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Posted on 27 May 2009 at 0:00 GMT

Milford Haven strike win big victory

Workers strike at South Hook construction site near Milford Haven, Wales , photo Dave Reid

Workers strike at South Hook construction site near Milford Haven, Wales , photo Dave Reid

Construction workers at the South Hook LNG (Liquified Natural Gas) terminal construction site near Milford Haven in South Wales have won a big victory over employers by taking unofficial action in defiance of anti-union laws.

Dave Reid

Solidarity action by construction workers across Wales and England has forced Hertel UK to back down from its attempt to refuse to employ any more unionised UK-based laggers on the site. The plant's contract with Hertel UK is "under review". Clearly the prompt action, illegal under the current ant-union legislation, across the country was hurting Hertel and the industry as a whole. Hertel was forced to make a humiliating climbdown.

Over 200 workers walked off the site on 19 May when Hertel refused to employ any more unionised UK-based laggers, members of the GMB, but instead brought in workers from Poland.

Construction workers at the nearby Dragon LNG site walked off the job in solidarity and joined the picket line at South Hook along with another 16 sites across Wales and England. 500 construction workers gathered at Aberthaw power station in solidarity with South Hook and over 1,000 at Lindsey Oil Refinery and Conoco in Lincolnshire. Workers at the Murco refinery in Milford Haven were due to join them.

Workers were very angry at the reneging on the SPA (Supplementary Project Agreement) which had guaranteed that jobs on the site would be offered to unionised local workers first before looking outside the UK for workers. Hertel publicly claimed that they could not find skilled laggers locally, but this was a bare-faced lie. Hertel management had already told shop stewards in a meeting last week that none of 40 new lagging jobs would be offered to UK workers, in a clear breach of the SPA that had existed on the site.

Workers strike at South Hook construction site near Milford Haven in Wales , photo Dave Reid

Workers strike at South Hook construction site near Milford Haven in Wales , photo Dave Reid

When the management broke the agreement by bussing in workers from Poland the 40 existing laggers walked off the job together with the rest of the construction workforce.

Hertel claimed it was not paying the Polish workers below the union rate, but pickets believe that they were not receiving the same pay and conditions as union workers. In any case, by breaking the SPA Hertel could have used the lack of an agreement to drive a coach and horses through agreed pay and conditions in the future.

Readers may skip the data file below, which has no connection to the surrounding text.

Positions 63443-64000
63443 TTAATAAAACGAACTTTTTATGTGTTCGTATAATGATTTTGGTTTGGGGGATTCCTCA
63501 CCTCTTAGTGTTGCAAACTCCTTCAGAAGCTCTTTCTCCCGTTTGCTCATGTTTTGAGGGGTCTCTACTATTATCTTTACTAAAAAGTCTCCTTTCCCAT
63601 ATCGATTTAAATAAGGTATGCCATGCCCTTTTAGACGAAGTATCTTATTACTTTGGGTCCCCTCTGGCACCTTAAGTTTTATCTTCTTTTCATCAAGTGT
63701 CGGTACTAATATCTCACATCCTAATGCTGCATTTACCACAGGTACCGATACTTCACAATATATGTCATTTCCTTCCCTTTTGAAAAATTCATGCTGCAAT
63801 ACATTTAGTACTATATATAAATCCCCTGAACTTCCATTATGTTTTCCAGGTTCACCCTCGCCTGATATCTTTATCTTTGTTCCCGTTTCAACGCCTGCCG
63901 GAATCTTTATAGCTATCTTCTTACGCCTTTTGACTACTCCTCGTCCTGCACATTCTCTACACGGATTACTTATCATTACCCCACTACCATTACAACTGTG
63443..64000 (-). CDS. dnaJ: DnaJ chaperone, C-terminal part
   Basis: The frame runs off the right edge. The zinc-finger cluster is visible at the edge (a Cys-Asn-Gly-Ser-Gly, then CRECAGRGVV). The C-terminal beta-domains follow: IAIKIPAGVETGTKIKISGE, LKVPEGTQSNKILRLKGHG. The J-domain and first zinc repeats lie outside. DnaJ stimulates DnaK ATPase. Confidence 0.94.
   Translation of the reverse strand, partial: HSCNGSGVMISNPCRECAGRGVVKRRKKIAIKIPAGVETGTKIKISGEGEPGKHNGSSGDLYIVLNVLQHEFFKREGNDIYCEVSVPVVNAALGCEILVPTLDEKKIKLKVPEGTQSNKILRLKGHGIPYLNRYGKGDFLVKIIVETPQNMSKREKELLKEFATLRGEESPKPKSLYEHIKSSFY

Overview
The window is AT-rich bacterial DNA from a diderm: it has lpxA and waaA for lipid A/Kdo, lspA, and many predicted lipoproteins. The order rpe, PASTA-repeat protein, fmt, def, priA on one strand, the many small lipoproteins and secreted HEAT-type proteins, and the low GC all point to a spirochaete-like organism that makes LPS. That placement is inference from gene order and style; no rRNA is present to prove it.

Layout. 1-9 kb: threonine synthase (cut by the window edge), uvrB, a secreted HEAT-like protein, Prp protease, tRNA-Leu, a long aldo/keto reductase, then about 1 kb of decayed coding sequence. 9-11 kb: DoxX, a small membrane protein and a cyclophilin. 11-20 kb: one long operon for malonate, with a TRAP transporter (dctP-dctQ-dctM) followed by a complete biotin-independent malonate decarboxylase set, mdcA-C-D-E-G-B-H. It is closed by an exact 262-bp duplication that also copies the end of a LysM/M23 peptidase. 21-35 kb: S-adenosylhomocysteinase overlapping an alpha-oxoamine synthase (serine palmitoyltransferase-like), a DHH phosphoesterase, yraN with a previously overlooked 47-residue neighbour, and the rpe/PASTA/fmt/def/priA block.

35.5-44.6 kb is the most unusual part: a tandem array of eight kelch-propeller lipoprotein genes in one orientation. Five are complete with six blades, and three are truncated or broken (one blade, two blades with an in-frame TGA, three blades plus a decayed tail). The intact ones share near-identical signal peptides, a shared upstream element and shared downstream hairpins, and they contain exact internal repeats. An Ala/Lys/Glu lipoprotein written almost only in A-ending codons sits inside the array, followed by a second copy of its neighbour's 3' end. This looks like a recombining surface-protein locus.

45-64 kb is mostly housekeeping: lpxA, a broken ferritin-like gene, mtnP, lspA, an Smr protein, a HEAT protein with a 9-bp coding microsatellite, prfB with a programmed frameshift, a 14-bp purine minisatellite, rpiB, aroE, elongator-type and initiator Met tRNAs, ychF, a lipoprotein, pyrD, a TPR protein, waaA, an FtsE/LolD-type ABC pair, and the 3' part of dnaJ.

Hertel faxed the media that the Polish workers had been removed from the site, but this was never a demand of the union. The workers merely wanted the SPA to be adhered to, allowing unionised UK skilled workers to apply for the job and had no problem working alongside other workers from Europe. Workers at South Hook were not opposed to laggers from Poland getting work on the site as long as local laggers were given the opportunity of the work first under the union agreement and then foreign workers employed with the same pay and conditions.

Journalists from all the main media outlets searched in vain at Milford Haven for the banners demanding 'British jobs for British workers'. This was never action against foreign workers, but to defend jobs and to protect union agreements.

The BBC emphasised that a UKIP candidate was leafleting workers at Aberthaw power station in the Vale of Glamorgan but failed to mention he had been publicly instructed to f*** off by the union convenor. In contrast there was a warm response to the leaflets for No2EU Yes to Democracy and workers at both sites queued to take copies of the Socialist Party newsletter from Lindsey.

This has been a big victory for construction workers across Britain and for trade unionism in general and shows that rapid solidarity action, ignoring the delays imposed by anti-union legislation, can force employers into humiliating climb downs.

But clearly employers in the construction industry will not accept this setback lying down. They will attempt to undermine and break the NAECI agreement (the national agreement on terms conditions) and local supplementary agreements wherever they can. This battle has been won but the war is not over. Solidarity action will be needed again.

See also Workers strike at South Hook construction site in Wales

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